"Why buying an NFT couldn't be as easy as buying a t-shirt with my credit card? "the A16Z corporate blog asks." Why would it have to be more difficult to sell it as a brand item than to set up a Shopify store? "
A16Z is also known as Andreessen Horowitz, a private venture capital firm that just invested several million dollars in Bitski, a startup that aims to become precisely that 'Shopify for NFTs'.
A new market needs ... a good showcase
The NFTs (acronym in English for 'Non-fungible Tokens') are right now one of the most popular news on the Internet. If you haven't followed closely this fad / tech revolution (depends on who you ask), Xataka colleagues explain here what it consists of.
Be it revolution or fashion, A16Z has seen a business opportunity in this new class of tokens. As they explain, it is an ecosystem that has advanced a lot in a short time, but that still requires a large amount of work to convince brands to participate in it:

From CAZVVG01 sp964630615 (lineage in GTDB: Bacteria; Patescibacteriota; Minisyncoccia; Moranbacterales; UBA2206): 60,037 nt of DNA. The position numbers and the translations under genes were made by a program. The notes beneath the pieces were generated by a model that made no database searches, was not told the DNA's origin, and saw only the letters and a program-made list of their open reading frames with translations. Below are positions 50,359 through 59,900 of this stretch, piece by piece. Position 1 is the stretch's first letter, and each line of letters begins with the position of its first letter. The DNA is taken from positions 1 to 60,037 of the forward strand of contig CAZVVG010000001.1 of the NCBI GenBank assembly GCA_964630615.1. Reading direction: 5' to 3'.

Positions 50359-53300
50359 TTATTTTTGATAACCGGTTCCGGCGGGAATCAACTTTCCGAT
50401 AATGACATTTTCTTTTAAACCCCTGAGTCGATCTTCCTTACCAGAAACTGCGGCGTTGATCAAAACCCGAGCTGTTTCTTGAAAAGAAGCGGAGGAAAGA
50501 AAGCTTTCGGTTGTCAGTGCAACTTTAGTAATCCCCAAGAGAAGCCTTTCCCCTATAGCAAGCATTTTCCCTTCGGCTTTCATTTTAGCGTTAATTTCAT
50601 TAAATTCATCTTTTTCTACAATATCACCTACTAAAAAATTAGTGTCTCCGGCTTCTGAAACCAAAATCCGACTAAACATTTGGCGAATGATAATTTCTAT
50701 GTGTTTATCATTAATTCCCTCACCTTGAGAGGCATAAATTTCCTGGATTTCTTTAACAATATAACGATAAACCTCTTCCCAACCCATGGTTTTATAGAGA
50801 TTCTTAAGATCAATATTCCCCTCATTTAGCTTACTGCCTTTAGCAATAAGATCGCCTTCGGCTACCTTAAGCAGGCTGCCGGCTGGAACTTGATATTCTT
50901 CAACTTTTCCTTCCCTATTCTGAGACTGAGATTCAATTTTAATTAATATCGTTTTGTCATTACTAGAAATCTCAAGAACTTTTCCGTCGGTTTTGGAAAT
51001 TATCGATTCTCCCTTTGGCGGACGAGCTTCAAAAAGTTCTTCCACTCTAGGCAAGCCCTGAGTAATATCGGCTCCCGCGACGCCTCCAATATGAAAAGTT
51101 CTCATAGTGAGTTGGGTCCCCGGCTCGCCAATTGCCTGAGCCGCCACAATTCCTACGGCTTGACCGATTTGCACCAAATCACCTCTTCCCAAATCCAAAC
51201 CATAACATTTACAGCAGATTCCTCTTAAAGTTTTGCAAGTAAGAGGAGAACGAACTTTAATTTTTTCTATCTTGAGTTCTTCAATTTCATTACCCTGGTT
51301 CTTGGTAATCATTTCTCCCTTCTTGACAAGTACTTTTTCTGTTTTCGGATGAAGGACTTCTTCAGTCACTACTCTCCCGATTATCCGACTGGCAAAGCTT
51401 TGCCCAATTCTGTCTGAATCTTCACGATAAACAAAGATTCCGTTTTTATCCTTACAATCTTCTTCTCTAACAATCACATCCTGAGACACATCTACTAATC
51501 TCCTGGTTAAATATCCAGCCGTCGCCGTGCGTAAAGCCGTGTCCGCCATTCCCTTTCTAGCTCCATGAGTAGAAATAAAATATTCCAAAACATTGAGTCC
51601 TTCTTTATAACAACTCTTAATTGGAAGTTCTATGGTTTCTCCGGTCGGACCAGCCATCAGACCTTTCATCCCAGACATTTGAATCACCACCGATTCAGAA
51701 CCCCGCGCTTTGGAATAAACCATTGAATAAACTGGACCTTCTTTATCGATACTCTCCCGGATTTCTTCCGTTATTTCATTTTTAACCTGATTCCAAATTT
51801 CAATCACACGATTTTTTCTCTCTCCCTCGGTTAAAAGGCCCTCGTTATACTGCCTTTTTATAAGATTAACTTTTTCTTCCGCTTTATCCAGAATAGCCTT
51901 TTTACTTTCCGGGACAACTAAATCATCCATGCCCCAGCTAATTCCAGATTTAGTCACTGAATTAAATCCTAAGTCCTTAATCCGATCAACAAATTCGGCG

"We have a whole series of investments focused on NFT and the metaverse, from Dapper Labs to OpenSea. So it makes sense that we invest in the infrastructure that makes NFT accessible."
Bitski's goal is actually very simple: to offer a wide range of subscription plans that allow brands and celebrities to offer their own "digital storefronts" to sell NFTs, in such a way that it saves both sellers and buyers some of the cryptographic complexities of this market.
Thus, Bitski would be both an online store provider and a digital wallet designed for the less 'geeky' user, who wants to be able to buy an NFT using only his credit card.
Probably, that the digital wallets offered by Bitski are hosted on the company's own server, or that functionalities such as "I forgot my password" are offered on its website, are things that won't exactly satisfy crypto and decentralization purists that shaped NFT technology ...
... but, predictably, will help bring it closer to the rest of the userss (and with them money, of course).
But while Bitski seeks to become something much bigger than it is now, it is not starting from scratch: the company already handles more than 10 million requests per day "for the more than 300 applications created on its infrastructure."